To begin the session, Ken Cowan, vice president, solutions sales and marketing at ENGIE, asked the panelists to discuss how organizations of various types are approaching risk management in their energy operations.

A big focus at IBM, with the addition of renewables, is reliable supply. Jay Dietrich, distinguished engineer; energy and climate stewardship at the company, explained, “You can’t have a data center go down. Renewables can actually destabilize, depending on what the capacity loads are in a given area, so we’re looking at what we can to physically integrate our renewable purchases into our supply. Within that is managing the risk on renewables from the standpoint of pricing and terms.”

Noting that from a university perspective, resiliency is critical, Mary “Lynn” Readey, AVP facilities ops dev, The Ohio State University (retired), added, “Historically, for us, energy management has been, number one, about reliability and number two, about budget certainty. If you look back 20 years, that’s exactly how we moved forward in terms of our energy management and our energy purchasing. The twist now is that the energy markets are so different and have changed so dramatically. It’s not just buying your electricity from your state-regulated electric provider, so we have to manage the risk of a changing marketplace and the changing technology in the marketplace.

“Obviously in a healthcare institution reliability is everything,” said Richard Malmstrom, senior energy manager, Dana-Farber Cancer Institute. “Sure, we have enough emergency generators to keep everybody safe and keep all medical operations, but without a steady supply we’re basically out of business.” Moving forward, he said, “Budget stability is important but so are our goals. Therefore, we’re walking slowly into the renewable arena.” The plan, said Malmstrom, is to “attack our sustainability goals and yet keep it financially stable and predictable.”

“Lockheed Martin 2025: The Future of Energy Management”
Devan Tracy, senior energy engineer at Lockheed Martin, opened with a question: “As we provide more efficient and cleaner access to power, if our machines and our processes are using less power, are we just going to use more of them? This is a concept called Jevons paradox.” How do we ensure that this doesn’t happen, that we don’t unintentionally see this rebound effect in our industry, Tracey asked? “One such strategy, from my point of view, is to be more conscious with the data that you have access to in your facilities today.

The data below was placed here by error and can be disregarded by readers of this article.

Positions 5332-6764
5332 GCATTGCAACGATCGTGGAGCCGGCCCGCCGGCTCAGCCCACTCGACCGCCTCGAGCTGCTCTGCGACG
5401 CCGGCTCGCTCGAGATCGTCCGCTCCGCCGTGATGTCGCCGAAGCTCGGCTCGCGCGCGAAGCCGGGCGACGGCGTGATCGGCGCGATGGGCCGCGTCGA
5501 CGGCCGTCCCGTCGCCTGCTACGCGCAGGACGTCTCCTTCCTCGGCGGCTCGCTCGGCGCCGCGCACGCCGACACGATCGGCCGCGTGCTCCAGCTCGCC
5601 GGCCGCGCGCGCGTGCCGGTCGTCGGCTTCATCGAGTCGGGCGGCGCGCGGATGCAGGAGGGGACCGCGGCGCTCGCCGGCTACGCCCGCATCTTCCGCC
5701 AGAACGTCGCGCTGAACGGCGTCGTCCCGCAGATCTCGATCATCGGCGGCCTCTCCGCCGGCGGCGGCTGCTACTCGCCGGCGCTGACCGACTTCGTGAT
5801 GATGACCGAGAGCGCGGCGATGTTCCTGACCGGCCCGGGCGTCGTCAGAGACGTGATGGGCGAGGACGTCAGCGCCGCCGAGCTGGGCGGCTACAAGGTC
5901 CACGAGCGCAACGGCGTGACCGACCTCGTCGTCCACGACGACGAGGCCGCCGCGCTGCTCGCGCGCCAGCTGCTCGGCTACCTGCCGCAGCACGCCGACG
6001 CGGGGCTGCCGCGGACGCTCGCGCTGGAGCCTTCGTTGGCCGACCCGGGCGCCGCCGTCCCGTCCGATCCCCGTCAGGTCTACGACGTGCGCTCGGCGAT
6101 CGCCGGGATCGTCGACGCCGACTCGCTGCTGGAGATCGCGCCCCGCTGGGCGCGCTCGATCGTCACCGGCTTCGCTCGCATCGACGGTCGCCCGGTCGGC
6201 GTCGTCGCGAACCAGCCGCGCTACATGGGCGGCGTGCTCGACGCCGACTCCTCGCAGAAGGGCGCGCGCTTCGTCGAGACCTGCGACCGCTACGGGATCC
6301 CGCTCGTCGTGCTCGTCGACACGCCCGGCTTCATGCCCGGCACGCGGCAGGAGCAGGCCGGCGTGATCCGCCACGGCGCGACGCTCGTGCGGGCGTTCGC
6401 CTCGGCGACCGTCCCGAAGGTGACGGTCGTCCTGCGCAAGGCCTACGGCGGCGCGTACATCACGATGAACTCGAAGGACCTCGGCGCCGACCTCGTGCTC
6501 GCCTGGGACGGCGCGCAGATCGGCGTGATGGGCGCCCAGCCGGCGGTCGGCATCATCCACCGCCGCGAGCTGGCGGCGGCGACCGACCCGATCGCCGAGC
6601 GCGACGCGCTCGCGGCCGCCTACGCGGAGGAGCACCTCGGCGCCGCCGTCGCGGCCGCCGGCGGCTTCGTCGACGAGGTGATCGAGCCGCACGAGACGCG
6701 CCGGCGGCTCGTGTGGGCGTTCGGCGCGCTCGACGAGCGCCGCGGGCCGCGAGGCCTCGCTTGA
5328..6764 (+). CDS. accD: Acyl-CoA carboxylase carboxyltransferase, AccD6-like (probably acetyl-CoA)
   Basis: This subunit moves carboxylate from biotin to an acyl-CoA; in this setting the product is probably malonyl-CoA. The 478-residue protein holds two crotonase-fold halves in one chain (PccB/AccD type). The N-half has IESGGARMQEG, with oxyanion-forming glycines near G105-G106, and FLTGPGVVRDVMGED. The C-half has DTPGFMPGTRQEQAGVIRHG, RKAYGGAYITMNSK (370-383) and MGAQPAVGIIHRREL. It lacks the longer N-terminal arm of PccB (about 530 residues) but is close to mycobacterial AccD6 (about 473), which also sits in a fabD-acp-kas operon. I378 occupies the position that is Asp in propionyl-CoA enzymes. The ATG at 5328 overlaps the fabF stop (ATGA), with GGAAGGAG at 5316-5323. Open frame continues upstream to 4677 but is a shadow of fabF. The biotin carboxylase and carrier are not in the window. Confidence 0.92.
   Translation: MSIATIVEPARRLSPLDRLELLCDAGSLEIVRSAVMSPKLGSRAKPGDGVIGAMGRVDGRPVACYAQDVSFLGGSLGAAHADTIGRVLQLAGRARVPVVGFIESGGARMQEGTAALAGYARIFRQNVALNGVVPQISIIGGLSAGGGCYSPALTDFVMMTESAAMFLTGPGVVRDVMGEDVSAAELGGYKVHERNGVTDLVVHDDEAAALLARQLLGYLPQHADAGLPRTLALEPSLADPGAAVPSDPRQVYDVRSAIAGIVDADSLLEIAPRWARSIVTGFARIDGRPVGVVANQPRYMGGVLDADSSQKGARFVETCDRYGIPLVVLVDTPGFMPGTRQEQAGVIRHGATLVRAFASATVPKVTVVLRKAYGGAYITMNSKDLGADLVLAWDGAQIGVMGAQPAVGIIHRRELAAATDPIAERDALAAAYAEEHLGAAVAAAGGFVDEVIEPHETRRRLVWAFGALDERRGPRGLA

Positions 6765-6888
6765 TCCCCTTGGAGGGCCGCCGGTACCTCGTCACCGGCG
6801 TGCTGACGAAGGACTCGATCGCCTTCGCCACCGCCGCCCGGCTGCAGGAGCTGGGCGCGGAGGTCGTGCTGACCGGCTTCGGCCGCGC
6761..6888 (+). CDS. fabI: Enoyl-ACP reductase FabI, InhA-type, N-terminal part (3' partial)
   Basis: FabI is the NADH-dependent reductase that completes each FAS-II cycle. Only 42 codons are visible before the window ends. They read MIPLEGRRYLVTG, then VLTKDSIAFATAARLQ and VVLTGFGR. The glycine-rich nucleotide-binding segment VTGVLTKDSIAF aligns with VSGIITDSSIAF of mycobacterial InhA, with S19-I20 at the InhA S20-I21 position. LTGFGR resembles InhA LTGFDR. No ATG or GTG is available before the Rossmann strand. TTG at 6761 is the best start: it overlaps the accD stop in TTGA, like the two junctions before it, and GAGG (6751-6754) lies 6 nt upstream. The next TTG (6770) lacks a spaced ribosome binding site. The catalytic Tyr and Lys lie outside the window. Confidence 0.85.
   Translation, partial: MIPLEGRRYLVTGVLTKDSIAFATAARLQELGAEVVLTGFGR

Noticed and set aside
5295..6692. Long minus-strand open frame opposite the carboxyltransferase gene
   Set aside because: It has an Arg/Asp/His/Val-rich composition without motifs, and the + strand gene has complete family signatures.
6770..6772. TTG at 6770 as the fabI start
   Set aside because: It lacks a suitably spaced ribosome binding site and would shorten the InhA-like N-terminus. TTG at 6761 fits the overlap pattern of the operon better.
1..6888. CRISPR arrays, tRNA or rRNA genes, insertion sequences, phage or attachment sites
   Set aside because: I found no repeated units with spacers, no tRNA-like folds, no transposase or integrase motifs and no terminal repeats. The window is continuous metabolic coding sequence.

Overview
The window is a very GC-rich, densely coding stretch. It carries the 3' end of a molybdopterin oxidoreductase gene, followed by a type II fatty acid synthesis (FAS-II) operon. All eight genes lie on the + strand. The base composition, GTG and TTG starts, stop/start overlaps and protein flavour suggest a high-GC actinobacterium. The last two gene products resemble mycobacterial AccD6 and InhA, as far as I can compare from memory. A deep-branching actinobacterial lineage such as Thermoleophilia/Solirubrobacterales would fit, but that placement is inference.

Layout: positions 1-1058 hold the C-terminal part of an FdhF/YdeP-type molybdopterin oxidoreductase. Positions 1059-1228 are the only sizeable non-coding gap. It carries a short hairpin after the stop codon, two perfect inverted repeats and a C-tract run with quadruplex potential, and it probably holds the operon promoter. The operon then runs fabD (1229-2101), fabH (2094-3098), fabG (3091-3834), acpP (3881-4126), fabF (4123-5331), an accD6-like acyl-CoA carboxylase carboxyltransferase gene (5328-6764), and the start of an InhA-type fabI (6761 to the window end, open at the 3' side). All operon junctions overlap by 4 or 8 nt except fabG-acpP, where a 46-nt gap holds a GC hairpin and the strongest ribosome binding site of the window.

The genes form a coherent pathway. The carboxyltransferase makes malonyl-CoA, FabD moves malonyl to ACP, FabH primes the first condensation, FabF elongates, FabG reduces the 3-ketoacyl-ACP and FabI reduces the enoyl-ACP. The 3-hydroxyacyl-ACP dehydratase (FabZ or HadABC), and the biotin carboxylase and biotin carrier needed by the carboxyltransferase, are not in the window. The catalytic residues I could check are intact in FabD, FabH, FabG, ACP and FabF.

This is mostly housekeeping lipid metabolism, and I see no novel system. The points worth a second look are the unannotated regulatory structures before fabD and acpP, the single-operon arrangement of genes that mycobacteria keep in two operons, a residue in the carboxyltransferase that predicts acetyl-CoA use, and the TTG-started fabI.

"Lockheed Martin, like many other companies these days, is in the middle of a digital transformation that’s changing the way we work and making us a more efficient and productive company, said Tracy. “As we optimize our manufacturing operations with all this technology of the fourth industrial revolution, energy is such a natural part of that process, which creates a perfect opportunity for change.” Interestingly, said Tracy, facilities was not part of that original conversation. “We had to make ourselves known and break the stigma that facilities is not just about rearranging conference rooms and mopping up spills. Once they get that, they say, oh, my gosh, facilities IS core to our digital transformation strategy.

“Unlocking the Value of Connected Buildings”
Discussing the idea behind connected buildings and his company’s Building OS platform, Will Coleman, CEO of Lucid, said, “we are effectively applying modern data analytics software technologies to an asset that has been largely disconnected for decades, despite the fact that there are a lot of digital systems inside of those buildings.” The goal is to create “smart buildings that can learn from how those systems are behaving and react to different contexts, different cues inside of those buildings.” This evolution, he said, has been a long time in the making. “We spend about $1.2 trillion on buildings every year in the United States—that’s 5% of GDP, and that doesn't include the businesses that rely on these buildings. The businesses that are housed inside these buildings are dramatically impacted by them and yet we don’t connect those dots as much as we should.”

“Decentralized Energy Management Strategies at McDonald’s”